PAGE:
Mayor Burchett seeks incentives for business affected by Henley

Mayor Burchett seeks incentives for business affected by Henley Bridge closure

Posted:
"These are people who have been investing in our local economy for years, their whole families have, and just seems with this bridge it just seems we've pulled the rug out from under them and we can provide them just a little bit of relief," Mayor Burchet "These are people who have been investing in our local economy for years, their whole families have, and just seems with this bridge it just seems we've pulled the rug out from under them and we can provide them just a little bit of relief," Mayor Burchet

By ALEXIS ZOTOS
6 News Reporter

KNOXVILLE (WATE) - Knox County Mayor Tim Burchett takes his case for helping South Knoxville businesses to leaders in Nashville.

The mayor wants tax relief for businesses affected by the Henley Bridge closure.

On Tuesday, he made the trip to the capital for face to face meetings.

The mayor along with local leaders including Sen. Becky Duncan Massey met with  representatives from TDOT, the Department of Revenue and the Economic Development Council to come up with a plan.

As a result of Tuesday's meeting, a bill is now being drafted that would help provide tax relief for some of the business affected by the Henley Bridge closure.

"These are people who have been investing in our local economy for years, their whole families have, and just seems with this bridge it just seems we've pulled the rug out from under them and we can provide them just a little bit of relief," Mayor Burchett said.

With the delay of the Henley Bridge project, there is an even greater urgency to help these South Knoxville businesses.

Fathi Husain  | Wee Care Owner

"We could use all kinds of relief because business is slow, so we're struggling with paying our bills, our utilities, our rent," said Fathi Husain, the owner of Wee Care. "Staying in business is just a struggle."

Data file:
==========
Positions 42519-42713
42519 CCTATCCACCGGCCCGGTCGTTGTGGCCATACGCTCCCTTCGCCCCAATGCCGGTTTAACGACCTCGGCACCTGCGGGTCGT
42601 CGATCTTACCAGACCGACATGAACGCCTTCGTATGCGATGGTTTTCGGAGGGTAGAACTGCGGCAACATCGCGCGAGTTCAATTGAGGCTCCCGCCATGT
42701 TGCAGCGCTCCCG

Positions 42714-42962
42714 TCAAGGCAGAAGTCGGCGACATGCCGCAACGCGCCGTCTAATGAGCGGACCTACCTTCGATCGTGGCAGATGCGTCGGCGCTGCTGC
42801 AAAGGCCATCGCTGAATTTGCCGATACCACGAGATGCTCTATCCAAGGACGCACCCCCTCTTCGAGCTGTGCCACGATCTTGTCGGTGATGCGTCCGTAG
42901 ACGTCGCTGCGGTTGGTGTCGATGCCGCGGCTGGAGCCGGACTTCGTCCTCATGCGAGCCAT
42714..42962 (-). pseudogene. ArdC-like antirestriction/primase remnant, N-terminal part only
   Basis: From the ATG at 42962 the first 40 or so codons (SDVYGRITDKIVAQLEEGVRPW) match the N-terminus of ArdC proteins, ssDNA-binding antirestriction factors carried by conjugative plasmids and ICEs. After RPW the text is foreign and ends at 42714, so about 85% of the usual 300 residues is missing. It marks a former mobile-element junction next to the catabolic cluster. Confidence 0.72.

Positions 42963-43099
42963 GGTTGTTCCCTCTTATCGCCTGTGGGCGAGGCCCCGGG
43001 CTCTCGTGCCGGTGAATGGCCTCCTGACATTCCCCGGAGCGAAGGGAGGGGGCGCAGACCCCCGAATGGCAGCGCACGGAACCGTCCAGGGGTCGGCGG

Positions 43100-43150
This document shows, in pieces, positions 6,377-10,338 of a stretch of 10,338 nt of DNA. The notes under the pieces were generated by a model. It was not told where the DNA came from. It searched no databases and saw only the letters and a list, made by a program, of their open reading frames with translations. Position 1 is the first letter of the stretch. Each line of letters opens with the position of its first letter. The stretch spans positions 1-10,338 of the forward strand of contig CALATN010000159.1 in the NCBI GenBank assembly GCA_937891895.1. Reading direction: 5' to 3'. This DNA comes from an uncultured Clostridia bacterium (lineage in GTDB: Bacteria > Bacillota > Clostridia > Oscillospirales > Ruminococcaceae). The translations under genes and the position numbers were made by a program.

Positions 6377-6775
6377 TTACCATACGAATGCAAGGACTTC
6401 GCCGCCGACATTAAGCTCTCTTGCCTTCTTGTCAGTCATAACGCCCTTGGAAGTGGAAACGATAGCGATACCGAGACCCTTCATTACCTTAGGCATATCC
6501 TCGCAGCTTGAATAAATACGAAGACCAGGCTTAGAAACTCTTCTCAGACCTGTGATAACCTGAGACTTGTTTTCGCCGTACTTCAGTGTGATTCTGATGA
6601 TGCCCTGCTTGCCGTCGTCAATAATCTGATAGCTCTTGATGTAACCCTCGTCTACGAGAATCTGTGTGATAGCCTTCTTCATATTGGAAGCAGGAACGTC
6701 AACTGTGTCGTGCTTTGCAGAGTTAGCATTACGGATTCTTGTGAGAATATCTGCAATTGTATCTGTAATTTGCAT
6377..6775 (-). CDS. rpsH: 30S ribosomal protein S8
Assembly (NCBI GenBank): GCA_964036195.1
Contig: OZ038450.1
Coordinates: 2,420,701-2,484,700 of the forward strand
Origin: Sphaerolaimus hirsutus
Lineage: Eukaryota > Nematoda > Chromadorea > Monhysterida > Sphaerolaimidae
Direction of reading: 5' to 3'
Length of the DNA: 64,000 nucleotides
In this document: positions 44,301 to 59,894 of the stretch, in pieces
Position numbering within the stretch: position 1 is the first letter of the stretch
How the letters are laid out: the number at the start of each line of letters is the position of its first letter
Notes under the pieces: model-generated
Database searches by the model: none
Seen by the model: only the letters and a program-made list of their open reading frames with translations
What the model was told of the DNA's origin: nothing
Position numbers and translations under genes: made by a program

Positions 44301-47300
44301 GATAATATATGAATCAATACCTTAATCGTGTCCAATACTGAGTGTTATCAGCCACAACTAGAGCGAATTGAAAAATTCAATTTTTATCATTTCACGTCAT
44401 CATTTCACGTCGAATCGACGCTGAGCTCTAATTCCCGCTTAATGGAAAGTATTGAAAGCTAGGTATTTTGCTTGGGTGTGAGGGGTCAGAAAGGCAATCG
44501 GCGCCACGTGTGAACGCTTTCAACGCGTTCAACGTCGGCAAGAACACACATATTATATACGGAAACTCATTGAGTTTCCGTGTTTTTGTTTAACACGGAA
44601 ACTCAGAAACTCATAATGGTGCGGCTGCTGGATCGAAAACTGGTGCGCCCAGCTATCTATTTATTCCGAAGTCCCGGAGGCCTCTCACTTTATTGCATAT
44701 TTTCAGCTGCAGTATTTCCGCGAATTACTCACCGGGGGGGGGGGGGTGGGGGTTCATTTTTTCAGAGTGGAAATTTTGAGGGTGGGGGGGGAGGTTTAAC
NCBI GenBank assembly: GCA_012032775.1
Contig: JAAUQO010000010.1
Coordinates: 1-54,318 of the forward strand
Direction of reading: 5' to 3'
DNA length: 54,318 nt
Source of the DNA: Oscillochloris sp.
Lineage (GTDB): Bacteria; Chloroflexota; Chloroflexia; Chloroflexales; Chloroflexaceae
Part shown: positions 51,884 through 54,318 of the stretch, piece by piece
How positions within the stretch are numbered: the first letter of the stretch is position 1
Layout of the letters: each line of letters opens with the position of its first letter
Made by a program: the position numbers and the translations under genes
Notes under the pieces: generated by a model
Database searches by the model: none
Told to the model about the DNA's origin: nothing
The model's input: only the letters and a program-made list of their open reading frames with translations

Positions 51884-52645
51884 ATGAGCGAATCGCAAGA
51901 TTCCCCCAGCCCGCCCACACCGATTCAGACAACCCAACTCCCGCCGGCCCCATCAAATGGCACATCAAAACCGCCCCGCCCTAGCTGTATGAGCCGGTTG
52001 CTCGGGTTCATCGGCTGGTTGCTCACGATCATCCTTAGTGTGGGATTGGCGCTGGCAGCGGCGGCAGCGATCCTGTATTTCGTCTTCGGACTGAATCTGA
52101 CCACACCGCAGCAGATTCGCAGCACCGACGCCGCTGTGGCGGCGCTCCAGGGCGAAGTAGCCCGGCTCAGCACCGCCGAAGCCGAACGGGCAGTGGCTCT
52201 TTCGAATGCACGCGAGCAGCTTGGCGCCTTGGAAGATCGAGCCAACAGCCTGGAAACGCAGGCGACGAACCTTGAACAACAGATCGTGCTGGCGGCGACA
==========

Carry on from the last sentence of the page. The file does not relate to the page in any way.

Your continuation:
The proposed legislation would allow Knox County and the city of Knoxville to grant some of that relief.

"Once that would be passed and signed into law, they could meet and say we want to do a property tax decrease if that's what they choose to do, because right now they don't have the ability to give a property tax relief," said Sen. Becky Duncan Massey.
 
Local lawmakers are still exploring all options and another idea is to provide incentives once the bridge does reopen.

"I think there are maybe 30 businesses that have closed and you're not going to see too many people reopening before the bridge is back open, so really do some kind of incentives to revitalize that area to get it back and running again," said Sen. Massey.

Mayor Burchett hopes this bill can be pushed through at a fast pace.

"We should be the ones that make that decision at the local level and hopefully they'll allow us to do that," he said.

If the bill passes, it would then be up to the county commission and the city council to decide specifically what kind of tax relief, whether it is a property tax decrease and who will be eligible.

The bill is being drafted this week and should be ready to be filed by Thursday.

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